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First Quarter 2019, 
Vol. 101, No. 1
Posted 2019-01-14

Pork-Barrel Politics and Polarization


This article explores how earmarks shape the ideological composition of elected officials in Congress. Relative to the classic median voter theorem, the framework developed here introduces multiple legislative districts and incorporates a desire for local earmarks in the specification of voter preferences. The main theoretical result demonstrates that competition among politicians to "bring home the bacon" substantially reduces Congressional polarization. Data from after the earmark ban of 2011 provide supporting evidence for this mechanism.

Aaron Hedlund is an assistant professor of economics at the University of Missouri–Columbia and a visiting scholar at the Federal Reserve Bank of St. Louis. The author thanks two referees for their useful feedback. 


Casual observation and an abundance of research reveal a trend of growing political polarization in the United States over the past few decades. To some observers, polarization impedes effective governance and poses a risk to economic performance. In support of this view, Mian, Sufi, and Trebbi (2014) provide evidence from a large sample of countries showing that, following a financial crisis, heightened ideological polarization weakens ruling coalitions and creates legislative gridlock that hampers reform efforts. In addition, Baker et al. (2014) attribute a rise in U.S. policy uncertainty to political polarization and Azzimonti (2018) links higher partisan conflict to depressed investment. By showing that causality also runs in the opposite direction, Algan et al. (2018) raise the specter of a feedback loop between poor economic performance and polarization that gets worse over time. Searching for potential causes, voices from across the political spectrum—including President Trump himself—have attributed some of the partisan rancor to the 2011 federal earmark ban that remains in place. After all, the number of bills passed into law immediately following the moratorium dropped to its lowest level in 20 years.

Ironically, there are also polarized views on the consequences and desirability of polariza­tion itself. While some lament a decline in legislative accomplishments, others praise the reduction in political horse trading and spending on "pet projects," such as the controversial $400 million "Bridge to Nowhere" in Alaska that lawmakers eventually scuttled after the ensuing public uproar. For better or worse, the earmark ban has undoubtedly removed one of the major sources of leverage Congressional leadership can use to enforce party discipline—as described in Grossman and Helpman (2005)—thus paving the way for ideology to play a greater role in the political process.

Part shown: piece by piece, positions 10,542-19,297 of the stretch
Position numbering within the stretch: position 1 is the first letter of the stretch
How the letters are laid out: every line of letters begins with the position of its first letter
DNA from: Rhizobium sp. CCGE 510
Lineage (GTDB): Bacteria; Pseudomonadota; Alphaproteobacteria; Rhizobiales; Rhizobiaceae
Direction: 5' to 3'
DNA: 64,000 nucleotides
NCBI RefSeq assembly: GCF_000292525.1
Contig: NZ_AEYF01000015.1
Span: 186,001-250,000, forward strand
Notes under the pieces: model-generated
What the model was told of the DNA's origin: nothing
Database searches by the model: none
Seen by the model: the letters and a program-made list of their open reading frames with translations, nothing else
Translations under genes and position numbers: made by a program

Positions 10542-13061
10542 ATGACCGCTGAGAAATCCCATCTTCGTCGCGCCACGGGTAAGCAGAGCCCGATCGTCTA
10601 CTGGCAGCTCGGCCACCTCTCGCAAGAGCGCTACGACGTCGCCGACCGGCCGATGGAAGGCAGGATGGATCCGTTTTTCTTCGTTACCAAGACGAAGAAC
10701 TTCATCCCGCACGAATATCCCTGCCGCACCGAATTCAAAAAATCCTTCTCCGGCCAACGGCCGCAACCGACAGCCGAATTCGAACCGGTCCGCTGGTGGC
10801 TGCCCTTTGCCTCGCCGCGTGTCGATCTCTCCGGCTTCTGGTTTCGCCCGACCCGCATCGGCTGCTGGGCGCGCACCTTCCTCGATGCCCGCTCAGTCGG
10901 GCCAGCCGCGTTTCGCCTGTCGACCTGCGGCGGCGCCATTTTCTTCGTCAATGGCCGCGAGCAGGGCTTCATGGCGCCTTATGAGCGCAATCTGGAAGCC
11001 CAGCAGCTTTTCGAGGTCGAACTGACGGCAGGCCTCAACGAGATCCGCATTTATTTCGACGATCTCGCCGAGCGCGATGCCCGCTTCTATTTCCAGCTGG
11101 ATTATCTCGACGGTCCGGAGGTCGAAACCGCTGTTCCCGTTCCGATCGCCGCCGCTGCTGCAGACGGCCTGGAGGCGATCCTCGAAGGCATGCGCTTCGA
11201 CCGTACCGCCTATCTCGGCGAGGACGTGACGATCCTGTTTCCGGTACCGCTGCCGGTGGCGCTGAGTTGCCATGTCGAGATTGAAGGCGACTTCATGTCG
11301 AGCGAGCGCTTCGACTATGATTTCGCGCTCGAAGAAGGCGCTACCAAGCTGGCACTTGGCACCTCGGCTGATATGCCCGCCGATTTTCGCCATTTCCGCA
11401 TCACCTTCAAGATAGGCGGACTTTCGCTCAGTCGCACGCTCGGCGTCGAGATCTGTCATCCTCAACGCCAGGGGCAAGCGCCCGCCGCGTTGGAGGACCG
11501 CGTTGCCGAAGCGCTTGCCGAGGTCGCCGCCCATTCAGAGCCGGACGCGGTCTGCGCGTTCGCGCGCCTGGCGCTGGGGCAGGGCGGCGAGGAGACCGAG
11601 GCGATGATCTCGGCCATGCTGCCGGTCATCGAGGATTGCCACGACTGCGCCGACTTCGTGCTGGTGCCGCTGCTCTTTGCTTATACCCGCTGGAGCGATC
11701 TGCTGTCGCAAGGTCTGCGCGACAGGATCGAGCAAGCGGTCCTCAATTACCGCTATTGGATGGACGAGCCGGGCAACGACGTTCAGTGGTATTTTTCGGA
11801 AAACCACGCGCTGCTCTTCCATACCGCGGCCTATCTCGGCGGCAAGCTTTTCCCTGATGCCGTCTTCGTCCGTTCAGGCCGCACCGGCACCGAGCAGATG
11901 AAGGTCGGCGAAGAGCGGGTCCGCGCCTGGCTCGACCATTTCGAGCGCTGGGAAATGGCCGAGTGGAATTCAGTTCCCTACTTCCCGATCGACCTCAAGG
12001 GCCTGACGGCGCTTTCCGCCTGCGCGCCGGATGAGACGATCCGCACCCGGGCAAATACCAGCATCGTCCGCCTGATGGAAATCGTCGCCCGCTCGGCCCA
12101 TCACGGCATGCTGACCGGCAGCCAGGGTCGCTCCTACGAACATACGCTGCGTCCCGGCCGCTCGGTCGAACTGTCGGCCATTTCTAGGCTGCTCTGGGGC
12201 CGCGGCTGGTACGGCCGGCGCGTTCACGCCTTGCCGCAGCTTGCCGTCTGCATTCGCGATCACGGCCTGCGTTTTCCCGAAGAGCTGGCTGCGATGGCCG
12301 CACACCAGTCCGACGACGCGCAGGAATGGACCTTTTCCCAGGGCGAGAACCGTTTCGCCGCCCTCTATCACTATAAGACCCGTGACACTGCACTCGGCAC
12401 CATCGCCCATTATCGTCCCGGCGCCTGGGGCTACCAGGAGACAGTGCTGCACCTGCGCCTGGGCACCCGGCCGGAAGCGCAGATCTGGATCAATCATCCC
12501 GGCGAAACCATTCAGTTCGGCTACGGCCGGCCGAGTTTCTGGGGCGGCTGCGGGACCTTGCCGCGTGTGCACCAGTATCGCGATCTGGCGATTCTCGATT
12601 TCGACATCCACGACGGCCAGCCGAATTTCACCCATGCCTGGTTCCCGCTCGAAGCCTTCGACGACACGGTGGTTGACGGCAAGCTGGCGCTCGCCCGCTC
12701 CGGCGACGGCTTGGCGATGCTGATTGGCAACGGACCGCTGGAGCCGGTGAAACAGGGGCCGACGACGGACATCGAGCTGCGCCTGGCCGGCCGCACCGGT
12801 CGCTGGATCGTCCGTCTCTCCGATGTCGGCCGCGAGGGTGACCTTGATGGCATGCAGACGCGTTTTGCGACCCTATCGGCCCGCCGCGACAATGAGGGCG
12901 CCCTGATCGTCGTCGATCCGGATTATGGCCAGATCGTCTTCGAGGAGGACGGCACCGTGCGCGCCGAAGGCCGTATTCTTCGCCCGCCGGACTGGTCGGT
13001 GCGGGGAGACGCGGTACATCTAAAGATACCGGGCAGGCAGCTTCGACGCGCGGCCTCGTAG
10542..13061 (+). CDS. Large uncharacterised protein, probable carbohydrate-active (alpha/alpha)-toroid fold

Putting aside any normative concerns, this article analyzes the link between pork-barrel spending (equivalently, earmarks)—defined as appropriations secured for the express purpose of bringing money to a legislator's local district—and Congressional polarization. Theoretically, I consider an environment with multiple districts where voters have a preference both for ideological compatibility with their elected legislator and for greater earmark spending in their district. Once elected, legislators who are closer to the ideological mean of Congress receive a greater share of pork-barrel funding, regardless of the overall distribution of voter ideologies. The median voter in each district—who is effectively in the position of kingmaker— balances ideology with the ability to "bring home the bacon" when selecting his or her preferred political candidate, taking as given what happens elsewhere. I characterize the equilibrium and show that earmarks significantly compress the ideological distribution of Congress relative to that of the population. Empirically, evidence from after the 2011 earmark ban supports these theoretical findings.

Read the full article.